The author ends ‘DESTINY WILL OUT: the experiences of a multicultural Malayan in White Australia’ (published October 1997. Out of print. Ebook available from Amazon Kindle Direct) with this expectation: Without any interference from priests and politicians, the youth of a wide mixture of ethno-cultural Australians will evolve into an integrated nation, ignoring differences in skin colour and upheld by the nation’s traditional ‘fair-go’ ethos.
Imagine a lightly-coloured Ceylonese Malayan boy, brought up in a British territory (but who had not experienced any discrimination), where the multi-ethnic, multi-religious, multi-coloured people co-existed with mutual tolerance. He entered Australia in 1948 as a fee-paying student at the prestigious University of Melbourne.
To his disgust, he observes a roaring sectarian religious divide, a colonial mentality, and racism. He faced discrimination in service in shops, finding accommodation, and seating on public transport. He was described as a blackfellow (there being no other term in the local lexicon for coloured people other than the indigene). In a fashionable arcade, in spite of being expensively dressed, he was loudly asked “Why don’t you go back home, you black bastard?,” in a very aggressive tone. He did wonder at such ignorance, thinking that a similar question should have been addressed to Cook & Co, the white invaders, when they had arrived to dump the products of Britain’s cultural cleansing.
This was White Australia in the 1950s. Yet, this coloured lad eventually reached the rank of Director in the federal public service, becoming responsible progressively for each of the immigrant settlement policies offered through the then Department of Immigration & Ethnic Affairs during the 1980s. However, he suffered discrimination even within that department – both racial and tribal (the word mass had a weighty influence with the ‘tribals’).
This book weaves fluidly his settlement experiences with his work experiences, in a readable manner, with no bitterness. What was encouraging were the endorsement from senior academics, a number of private agencies, and a variety of immigrants and others. Although out of print, copies of the book can be found in the National Libraries of Singapore, Malaysia and Australia and the State and Territories Libraries of Australia, as well as the top 20 Australian universities.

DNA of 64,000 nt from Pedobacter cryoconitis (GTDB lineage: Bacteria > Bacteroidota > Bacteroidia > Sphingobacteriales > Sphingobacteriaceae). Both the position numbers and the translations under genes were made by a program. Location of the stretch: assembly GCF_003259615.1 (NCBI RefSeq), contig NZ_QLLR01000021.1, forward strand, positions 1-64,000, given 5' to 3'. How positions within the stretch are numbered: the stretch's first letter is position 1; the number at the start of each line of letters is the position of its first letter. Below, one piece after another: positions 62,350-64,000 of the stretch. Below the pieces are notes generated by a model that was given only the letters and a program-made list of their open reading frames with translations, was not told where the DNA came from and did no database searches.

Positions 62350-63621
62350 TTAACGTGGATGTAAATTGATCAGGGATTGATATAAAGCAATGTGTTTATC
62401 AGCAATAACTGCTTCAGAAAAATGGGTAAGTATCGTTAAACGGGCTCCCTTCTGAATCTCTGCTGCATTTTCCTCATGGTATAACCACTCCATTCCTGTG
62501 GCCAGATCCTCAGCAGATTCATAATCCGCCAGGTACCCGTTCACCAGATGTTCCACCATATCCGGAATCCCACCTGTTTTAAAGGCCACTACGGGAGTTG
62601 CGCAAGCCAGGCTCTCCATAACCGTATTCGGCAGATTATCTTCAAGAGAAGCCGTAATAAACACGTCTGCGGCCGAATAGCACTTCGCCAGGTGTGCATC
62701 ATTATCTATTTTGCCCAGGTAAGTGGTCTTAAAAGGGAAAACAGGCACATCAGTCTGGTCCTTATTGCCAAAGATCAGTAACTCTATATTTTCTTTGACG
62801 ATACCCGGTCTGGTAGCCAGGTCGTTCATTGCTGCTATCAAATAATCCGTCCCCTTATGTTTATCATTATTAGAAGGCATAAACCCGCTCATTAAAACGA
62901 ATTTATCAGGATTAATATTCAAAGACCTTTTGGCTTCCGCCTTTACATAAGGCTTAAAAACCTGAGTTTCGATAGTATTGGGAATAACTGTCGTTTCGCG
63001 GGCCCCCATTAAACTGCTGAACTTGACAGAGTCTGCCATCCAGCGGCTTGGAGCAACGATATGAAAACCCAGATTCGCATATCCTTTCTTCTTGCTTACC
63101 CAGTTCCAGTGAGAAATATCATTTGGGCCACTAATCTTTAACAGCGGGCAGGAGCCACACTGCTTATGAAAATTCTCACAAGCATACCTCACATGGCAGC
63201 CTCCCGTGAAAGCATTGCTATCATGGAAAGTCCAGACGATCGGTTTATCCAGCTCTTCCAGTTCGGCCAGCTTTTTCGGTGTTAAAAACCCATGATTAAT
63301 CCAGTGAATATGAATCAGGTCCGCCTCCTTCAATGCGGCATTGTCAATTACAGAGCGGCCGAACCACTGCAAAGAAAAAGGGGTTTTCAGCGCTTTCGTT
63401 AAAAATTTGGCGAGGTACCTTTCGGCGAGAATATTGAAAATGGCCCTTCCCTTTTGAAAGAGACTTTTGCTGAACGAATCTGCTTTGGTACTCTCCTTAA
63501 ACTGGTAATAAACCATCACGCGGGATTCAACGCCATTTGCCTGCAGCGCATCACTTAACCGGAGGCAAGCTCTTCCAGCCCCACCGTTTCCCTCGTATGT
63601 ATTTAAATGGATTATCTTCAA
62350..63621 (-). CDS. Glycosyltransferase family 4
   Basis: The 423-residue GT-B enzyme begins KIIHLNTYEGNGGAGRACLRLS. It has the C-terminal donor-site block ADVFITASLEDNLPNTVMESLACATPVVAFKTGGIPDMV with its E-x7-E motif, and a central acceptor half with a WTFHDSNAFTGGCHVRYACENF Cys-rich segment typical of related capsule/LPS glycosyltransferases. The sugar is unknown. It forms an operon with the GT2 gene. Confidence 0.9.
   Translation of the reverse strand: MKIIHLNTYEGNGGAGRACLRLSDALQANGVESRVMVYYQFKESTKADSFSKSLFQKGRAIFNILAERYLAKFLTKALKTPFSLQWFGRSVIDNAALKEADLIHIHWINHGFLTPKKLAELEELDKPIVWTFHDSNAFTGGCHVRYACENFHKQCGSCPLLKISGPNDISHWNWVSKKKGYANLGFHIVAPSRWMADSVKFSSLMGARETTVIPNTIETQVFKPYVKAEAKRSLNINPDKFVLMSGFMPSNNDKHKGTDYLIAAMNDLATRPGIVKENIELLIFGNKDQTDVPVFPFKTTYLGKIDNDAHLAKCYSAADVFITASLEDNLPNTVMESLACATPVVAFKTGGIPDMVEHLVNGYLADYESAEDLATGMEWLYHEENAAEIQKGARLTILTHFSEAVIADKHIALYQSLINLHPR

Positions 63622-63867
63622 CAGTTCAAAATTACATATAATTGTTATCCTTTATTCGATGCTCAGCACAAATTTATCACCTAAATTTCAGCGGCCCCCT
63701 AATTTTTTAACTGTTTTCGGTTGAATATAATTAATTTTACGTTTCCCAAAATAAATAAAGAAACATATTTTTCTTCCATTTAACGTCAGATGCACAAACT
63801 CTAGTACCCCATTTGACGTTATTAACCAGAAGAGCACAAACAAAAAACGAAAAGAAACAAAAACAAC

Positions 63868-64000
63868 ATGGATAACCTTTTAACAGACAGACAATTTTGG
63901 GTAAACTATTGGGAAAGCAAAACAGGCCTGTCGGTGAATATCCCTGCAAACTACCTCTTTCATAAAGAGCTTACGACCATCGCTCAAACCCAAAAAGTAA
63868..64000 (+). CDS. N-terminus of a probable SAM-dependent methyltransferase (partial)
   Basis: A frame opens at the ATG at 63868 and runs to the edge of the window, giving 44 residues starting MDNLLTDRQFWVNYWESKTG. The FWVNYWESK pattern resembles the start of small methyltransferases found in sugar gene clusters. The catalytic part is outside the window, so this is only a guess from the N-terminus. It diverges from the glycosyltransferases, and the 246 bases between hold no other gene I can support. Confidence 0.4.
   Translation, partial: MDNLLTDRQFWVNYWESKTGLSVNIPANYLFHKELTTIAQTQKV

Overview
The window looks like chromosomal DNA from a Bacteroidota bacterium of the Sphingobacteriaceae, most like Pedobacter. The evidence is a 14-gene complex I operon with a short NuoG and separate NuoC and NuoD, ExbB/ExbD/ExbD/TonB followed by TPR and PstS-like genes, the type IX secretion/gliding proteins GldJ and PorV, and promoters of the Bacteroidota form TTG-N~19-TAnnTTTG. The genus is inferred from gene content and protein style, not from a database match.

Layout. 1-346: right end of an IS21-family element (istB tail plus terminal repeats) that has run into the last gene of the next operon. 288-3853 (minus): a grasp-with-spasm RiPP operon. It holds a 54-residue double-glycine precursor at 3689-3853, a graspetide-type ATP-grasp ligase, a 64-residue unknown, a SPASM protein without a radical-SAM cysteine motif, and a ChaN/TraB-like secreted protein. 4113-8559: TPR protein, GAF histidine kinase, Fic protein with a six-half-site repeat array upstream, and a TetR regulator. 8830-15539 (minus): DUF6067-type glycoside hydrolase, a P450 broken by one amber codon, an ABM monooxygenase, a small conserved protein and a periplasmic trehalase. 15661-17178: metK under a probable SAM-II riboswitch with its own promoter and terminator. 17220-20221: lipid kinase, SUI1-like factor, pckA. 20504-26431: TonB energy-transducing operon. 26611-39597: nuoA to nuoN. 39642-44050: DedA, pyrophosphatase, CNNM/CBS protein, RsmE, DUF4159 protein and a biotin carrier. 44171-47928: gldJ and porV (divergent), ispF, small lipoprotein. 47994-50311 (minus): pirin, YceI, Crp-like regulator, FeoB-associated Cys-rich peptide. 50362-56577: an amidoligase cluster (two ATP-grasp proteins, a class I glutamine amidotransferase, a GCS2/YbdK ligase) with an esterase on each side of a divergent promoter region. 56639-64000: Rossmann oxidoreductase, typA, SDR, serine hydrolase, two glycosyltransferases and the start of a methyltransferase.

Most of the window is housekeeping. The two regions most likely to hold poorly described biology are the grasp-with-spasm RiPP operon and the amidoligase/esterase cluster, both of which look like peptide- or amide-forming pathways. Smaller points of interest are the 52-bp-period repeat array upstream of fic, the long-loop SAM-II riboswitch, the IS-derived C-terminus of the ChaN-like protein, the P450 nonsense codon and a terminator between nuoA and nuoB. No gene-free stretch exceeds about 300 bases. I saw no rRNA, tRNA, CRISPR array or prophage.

This book is highly relevant in the light of claims in the 2010s by some ethnic community leaders that racial discrimination legislation is necessary to protect immigrants from being hurt and humiliated by oral insults. Strangely, the initially unwanted non-English speaking European immigrants and the English-speaking Asian students did not get excited by ignorant White Aussie yobbos mouthing off in an effort to protect white British space. As yobbos are endemic, we just ignored them. We did not feel victimised. I say this from my extensive contacts with immigrants.
A relevant review
Destiny Will Out: The Experiences of a Multicultural Malayan in White Australia by Raja Arasa Ratnam is an interesting book that will give readers a glimpse into the life of Asians living in Australia. The author narrates his personal experiences along with his life and adjusting to Australian life and culture. The author’s observations on Australian life as an immigrant and his perception give the book a genuineness and honesty that readers will appreciate. The humaneness and the concern enable readers to grasp the author’s feelings, emotions, and experiences.
I found the book very fascinating because it exposes readers to a totally new way of life in a foreign land; the author’s comments and opinions are strongly expressed, making the narration more effective. The book also tells readers about the extensive research the author has done on topics relating to tribal population, ethnicity, and other details regarding the culture of Australia.
The perception about Asian children and their education in Australian society is quite an interesting fact and he speaks about racism, the existence of colonial mentality, and the discrimination he was subject to as a student at university. But what makes the book likable is that it has been written with no malice or bitterness and just as the author’s experiences as an immigrant. A heartwarming story that connects well with honesty.” – “Mamta Madhavan for Readers’ Favorite 5 stars